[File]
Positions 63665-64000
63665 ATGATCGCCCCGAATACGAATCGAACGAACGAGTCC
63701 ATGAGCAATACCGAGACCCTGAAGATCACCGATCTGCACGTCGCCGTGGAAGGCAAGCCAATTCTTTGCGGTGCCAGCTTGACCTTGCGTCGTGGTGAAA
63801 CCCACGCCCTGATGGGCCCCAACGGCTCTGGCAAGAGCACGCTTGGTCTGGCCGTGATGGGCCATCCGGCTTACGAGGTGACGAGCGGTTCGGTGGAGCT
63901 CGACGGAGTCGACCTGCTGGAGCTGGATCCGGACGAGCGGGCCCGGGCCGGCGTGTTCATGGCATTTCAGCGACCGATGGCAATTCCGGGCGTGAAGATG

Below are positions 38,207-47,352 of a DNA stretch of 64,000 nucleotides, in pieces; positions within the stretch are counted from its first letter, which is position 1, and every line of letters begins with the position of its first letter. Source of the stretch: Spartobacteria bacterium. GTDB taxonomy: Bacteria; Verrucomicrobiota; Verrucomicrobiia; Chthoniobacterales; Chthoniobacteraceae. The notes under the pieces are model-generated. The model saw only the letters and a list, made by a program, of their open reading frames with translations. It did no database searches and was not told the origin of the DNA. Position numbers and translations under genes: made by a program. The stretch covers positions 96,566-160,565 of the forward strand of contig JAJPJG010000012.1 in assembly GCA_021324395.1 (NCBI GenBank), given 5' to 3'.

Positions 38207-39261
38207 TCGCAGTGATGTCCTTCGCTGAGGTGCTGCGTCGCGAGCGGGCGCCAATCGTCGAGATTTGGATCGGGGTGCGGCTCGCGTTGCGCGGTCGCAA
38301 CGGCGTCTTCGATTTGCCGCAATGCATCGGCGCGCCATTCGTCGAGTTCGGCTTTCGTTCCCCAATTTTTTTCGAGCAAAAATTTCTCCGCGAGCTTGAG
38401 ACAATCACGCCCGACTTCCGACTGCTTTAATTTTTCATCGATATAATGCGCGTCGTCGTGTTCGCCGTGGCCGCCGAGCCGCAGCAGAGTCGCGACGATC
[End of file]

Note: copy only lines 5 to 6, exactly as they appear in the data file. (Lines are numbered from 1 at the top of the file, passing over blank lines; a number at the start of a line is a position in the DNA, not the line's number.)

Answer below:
63901 CGACGGAGTCGACCTGCTGGAGCTGGATCCGGACGAGCGGGCCCGGGCCGGCGTGTTCATGGCATTTCAGCGACCGATGGCAATTCCGGGCGTGAAGATG

Below are positions 38,207-47,352 of a DNA stretch of 64,000 nucleotides, in pieces; positions within the stretch are counted from its first letter, which is position 1, and every line of letters begins with the position of its first letter. Source of the stretch: Spartobacteria bacterium. GTDB taxonomy: Bacteria; Verrucomicrobiota; Verrucomicrobiia; Chthoniobacterales; Chthoniobacteraceae. The notes under the pieces are model-generated. The model saw only the letters and a list, made by a program, of their open reading frames with translations. It did no database searches and was not told the origin of the DNA. Position numbers and translations under genes: made by a program. The stretch covers positions 96,566-160,565 of the forward strand of contig JAJPJG010000012.1 in assembly GCA_021324395.1 (NCBI GenBank), given 5' to 3'.